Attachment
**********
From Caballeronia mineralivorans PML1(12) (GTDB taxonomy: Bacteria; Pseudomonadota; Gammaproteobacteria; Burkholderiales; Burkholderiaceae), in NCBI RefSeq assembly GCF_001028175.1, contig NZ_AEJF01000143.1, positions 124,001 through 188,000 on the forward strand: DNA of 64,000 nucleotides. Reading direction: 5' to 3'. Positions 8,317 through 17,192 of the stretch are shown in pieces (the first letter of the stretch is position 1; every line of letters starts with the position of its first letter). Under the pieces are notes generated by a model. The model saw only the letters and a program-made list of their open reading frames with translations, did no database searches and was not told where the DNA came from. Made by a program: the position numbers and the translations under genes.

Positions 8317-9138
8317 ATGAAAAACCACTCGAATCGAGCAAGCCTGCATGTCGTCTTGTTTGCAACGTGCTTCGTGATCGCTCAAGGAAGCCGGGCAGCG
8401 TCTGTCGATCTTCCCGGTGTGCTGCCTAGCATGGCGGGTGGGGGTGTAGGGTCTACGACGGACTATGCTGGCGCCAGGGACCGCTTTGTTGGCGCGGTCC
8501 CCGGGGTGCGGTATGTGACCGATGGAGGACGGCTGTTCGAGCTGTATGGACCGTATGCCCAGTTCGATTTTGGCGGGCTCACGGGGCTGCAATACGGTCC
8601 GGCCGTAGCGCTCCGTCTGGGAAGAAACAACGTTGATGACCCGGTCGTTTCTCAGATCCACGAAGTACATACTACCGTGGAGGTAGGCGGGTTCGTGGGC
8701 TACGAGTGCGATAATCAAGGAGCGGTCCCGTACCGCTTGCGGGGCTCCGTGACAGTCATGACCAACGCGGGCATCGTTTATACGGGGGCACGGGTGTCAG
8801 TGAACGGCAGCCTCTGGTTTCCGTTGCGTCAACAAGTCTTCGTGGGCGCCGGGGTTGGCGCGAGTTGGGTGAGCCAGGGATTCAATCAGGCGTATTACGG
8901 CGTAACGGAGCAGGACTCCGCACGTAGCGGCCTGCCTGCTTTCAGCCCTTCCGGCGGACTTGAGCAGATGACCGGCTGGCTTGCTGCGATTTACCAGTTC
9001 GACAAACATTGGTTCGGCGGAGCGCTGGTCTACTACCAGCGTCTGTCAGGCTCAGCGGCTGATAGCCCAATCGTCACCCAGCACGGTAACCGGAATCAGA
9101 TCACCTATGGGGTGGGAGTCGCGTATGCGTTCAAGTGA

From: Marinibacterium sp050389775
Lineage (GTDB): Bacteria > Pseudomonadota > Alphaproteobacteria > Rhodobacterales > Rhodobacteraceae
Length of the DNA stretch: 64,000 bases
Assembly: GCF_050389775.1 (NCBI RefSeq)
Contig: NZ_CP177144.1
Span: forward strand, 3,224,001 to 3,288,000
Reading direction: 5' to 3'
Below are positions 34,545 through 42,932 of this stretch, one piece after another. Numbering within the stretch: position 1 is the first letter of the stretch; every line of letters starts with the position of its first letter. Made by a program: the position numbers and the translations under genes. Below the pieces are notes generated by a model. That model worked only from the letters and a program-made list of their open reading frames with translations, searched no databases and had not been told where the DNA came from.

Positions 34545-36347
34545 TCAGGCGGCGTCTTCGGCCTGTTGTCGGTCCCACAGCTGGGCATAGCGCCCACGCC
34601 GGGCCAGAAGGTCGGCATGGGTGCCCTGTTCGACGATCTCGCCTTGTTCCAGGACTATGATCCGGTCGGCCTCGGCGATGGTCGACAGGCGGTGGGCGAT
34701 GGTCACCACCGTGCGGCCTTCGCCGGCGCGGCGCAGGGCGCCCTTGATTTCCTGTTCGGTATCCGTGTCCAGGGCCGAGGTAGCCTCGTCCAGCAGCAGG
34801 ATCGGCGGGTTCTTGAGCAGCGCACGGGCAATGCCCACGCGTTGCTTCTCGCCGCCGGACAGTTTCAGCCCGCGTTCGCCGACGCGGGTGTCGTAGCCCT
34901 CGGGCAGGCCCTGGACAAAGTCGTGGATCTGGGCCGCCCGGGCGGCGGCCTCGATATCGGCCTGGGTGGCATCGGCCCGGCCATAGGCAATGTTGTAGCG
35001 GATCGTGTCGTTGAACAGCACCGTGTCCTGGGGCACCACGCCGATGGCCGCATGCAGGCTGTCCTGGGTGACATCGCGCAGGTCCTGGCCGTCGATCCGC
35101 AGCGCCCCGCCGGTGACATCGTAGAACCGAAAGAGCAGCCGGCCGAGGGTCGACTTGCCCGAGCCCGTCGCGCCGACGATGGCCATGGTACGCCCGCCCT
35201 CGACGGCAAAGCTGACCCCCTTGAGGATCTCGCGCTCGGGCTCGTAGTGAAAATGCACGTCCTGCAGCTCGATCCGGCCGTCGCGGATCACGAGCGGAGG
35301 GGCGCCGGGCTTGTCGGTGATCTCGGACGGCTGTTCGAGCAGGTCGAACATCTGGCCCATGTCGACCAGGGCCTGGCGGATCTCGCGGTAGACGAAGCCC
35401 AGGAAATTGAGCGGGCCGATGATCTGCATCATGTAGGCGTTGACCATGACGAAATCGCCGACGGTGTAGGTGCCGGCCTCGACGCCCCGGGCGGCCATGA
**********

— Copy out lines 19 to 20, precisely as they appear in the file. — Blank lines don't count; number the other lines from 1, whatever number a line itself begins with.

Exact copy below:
Below are positions 34,545 through 42,932 of this stretch, one piece after another. Numbering within the stretch: position 1 is the first letter of the stretch; every line of letters starts with the position of its first letter. Made by a program: the position numbers and the translations under genes. Below the pieces are notes generated by a model. That model worked only from the letters and a program-made list of their open reading frames with translations, searched no databases and had not been told where the DNA came from.

Positions 34545-36347